The problem with chaining up a dog outside is that they miss out on daily social activities, which starves them of attention and isolates them. Chained or tethered dogs don’t get the interaction they need which leaves them depressed, anxious, and unhappy.

Sad dog chained
Image Credit: Vik M, Pixabay

9. It’s Inhumane

Dogs aren’t meant to be tied up; they’re meant to run freely and be a part of a pack. When a dog has to live in a way that goes against their natural instinct, it affects them psychologically. Confining a dog to a rope and pole to live a life of restraint and solitary is inhumane. Not only does it create a physically and psychologically abused animal, but it increases the risk of dog attacks on people and other animals.

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Is It Illegal to Tether a Dog for a Short Period?

Different states have different laws around tethering dogs. The illegal aspect of this practice is leaving your dog tethered outside for prolonged periods of time, which is neglect of an animal.

Quickly tethering your dog to a post for a few minutes while you run into a store to get something or while you fix a hole in your fence to keep them safe isn’t the same as leaving your dog tethered outside for hours or days or months at a time.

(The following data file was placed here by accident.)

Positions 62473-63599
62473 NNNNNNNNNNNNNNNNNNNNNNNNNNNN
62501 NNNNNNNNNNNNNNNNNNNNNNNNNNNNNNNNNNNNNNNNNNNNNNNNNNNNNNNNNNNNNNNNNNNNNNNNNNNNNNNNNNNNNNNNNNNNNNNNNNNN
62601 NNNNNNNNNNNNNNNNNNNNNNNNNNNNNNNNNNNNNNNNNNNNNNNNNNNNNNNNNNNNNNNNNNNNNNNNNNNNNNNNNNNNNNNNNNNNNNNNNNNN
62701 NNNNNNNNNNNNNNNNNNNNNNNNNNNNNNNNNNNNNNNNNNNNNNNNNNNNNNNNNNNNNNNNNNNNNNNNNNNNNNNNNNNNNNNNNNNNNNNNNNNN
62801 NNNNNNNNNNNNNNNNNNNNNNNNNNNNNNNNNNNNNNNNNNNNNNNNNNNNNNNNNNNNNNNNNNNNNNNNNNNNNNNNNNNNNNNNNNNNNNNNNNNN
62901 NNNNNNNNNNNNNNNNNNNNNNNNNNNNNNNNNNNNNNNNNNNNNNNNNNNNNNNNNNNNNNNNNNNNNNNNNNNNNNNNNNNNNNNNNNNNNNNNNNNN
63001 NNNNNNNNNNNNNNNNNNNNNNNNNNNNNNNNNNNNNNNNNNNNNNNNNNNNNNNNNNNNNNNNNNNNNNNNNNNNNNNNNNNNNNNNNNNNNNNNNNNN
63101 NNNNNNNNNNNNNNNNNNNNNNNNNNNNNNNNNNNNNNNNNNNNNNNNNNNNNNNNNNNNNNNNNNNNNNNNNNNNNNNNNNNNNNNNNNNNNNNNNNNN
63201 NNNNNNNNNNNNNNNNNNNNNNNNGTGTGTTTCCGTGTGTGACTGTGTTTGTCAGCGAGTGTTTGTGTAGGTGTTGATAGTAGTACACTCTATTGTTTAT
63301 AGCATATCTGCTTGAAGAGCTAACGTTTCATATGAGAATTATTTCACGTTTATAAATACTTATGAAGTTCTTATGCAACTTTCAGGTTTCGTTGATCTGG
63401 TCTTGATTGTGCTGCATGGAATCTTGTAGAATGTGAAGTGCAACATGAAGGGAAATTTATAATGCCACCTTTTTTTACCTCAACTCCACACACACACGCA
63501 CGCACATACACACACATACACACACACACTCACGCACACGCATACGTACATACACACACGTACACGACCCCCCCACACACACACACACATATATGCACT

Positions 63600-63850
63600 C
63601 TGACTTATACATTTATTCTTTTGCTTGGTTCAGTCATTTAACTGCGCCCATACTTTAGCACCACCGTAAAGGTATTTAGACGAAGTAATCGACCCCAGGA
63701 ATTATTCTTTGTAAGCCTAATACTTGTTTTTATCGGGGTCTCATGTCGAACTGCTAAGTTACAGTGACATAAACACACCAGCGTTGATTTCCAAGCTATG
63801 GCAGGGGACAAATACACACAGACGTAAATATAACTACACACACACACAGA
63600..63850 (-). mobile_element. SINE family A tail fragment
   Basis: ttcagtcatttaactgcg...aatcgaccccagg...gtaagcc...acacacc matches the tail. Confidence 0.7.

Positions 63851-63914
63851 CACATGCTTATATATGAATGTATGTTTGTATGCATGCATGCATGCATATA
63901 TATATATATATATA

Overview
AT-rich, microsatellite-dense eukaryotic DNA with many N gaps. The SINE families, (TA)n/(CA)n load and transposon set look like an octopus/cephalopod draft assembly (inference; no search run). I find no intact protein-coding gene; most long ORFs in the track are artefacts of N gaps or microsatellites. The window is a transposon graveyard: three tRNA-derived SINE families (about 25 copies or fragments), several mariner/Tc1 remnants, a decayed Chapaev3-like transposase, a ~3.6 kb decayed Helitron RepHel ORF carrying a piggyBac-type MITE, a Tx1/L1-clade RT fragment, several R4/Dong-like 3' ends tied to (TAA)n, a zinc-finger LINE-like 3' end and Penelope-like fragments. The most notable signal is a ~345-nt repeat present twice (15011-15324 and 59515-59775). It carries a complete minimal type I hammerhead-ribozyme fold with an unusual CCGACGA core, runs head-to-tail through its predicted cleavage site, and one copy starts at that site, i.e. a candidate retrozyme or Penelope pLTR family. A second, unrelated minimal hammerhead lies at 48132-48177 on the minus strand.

Ensure that your dog’s needs are met when having to tether them for a brief period, providing them with food, water, and shade. If the temperature is too hot or cold for you, your dog shouldn’t be outside at all.

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In Conclusion

Chaining or tethering dogs for prolonged periods is illegal in many states across the USA. It is also considered as inhumane as it causes a dog physical and psychological distress and can alter their behavior, making them more difficult and aggressive. It also leaves the dog helpless to predators and extreme weather.

Although some people tether their dogs out of a lack of understanding, the practice cannot be excused, and their wrongs need to be corrected for the sake of the dog. If you see a dog that has been neglected or mistreated, call your local animal control agency to come out and investigate the situation.


Featured Image Credit: A_possitive_guy, Pixabay